Happy Monday everyone, hope all are feeling good after their weekends and are ready to attack the week ahead. Today’s babbling discusses training to help cut down injuries and still finding a balance so to stay in the game, not on the sidelines.
For those that are often injured or find themselves dealing with some sort of nagging issues, especially of the soft tissue variety, they’re often told to “just take it easy”, especially athletes (youth or otherwise). Most strength coaches and physical therapists that have been around the block more than once will call this absolute nonsense. I personally would say if they are picking up injuries that are constantly nagging, with the previously mentioned soft tissue variety usually being the biggest culprit, the athlete needs to get themselves in the weight room. If they’re their already, up the frequency, especially if it’s less than 3 training sessions a week in the off-season.
A balanced strength training program will give an athlete more confidence out on the playing surface (ice, field, court, etc…) and that they aren’t going to just pull up lame for the 10th time in 5 years. More confidence means they become better players and they reach their full potential, to some extent at least, and I don’t see a downside to that. Of course, there is absolutely no way to prevent an athlete from ever picking up an injury, but you want to keep the nagging ones at bay as best as you can.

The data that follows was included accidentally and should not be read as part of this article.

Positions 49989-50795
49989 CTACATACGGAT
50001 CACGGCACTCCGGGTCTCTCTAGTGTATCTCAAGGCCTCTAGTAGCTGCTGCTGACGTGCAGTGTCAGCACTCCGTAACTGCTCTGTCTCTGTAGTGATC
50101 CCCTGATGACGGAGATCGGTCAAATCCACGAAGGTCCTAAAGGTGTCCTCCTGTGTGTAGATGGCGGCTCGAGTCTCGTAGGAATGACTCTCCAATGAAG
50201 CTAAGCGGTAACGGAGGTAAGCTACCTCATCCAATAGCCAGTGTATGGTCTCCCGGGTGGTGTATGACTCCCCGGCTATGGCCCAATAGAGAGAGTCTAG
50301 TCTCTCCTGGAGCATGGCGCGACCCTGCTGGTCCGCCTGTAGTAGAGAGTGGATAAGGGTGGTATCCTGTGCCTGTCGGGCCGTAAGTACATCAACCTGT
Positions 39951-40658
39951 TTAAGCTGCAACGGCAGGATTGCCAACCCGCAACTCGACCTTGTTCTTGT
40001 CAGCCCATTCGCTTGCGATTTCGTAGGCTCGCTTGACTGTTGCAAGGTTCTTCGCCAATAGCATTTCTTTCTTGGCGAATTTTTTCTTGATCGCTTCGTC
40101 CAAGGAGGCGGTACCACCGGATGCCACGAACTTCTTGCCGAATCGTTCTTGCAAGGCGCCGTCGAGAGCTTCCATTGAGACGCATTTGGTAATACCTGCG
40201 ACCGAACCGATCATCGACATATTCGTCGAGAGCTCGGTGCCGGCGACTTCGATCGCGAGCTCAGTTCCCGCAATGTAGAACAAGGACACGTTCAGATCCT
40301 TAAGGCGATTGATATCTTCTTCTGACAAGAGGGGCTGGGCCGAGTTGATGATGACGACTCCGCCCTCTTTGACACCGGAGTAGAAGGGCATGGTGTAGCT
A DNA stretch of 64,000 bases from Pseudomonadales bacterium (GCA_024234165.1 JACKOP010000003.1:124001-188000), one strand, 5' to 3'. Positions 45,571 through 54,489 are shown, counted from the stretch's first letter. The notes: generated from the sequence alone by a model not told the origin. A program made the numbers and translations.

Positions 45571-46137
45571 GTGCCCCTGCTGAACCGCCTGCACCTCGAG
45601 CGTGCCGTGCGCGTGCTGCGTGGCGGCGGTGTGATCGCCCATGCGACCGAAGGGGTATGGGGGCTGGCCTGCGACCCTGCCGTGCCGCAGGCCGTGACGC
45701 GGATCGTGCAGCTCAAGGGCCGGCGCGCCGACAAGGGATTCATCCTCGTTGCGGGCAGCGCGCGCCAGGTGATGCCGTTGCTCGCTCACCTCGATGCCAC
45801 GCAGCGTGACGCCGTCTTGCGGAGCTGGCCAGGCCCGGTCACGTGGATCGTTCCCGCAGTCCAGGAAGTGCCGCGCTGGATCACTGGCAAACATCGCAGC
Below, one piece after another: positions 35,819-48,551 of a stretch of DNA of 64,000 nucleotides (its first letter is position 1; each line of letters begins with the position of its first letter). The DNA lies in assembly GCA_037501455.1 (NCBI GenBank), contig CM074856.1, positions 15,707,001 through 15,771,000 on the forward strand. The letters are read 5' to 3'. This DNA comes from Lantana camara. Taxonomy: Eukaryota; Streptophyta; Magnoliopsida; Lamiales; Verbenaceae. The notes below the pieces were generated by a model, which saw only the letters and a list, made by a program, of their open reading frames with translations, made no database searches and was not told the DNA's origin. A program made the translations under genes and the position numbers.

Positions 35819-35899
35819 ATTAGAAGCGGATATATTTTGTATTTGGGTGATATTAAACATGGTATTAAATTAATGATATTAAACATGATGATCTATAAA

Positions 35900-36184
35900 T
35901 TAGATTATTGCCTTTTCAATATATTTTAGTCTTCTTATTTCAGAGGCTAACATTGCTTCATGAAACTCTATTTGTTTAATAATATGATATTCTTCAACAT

I do want to say, there is a balance to all this though, because as much as many strength coaches and such, would nod their head to the above, they’d likely also agree with this. Athletes (youth, recreational and everywhere between) need to remember that if you are training to get better at your given sport/activity, you’re there to do just that, not see how much weight you can pile on to the bar before you crumble. I know I’ve had to stare a hole through some of my players to remind them of this when they’re lifting more than their current strength and technique level allows them to.
Finally, building on the above, there is such thing as too much of a good thing. Coaches and athletes should keep in mind volume and intensity is going to have different thresholds for different people. You’ll often see athletes that are monsters in the gym, but can’t stay healthy because let’s face it, they probably left it all in the gym. All that training doesn’t do you a ton of good if you pick up an injury because your body gave out too soon in the season, no?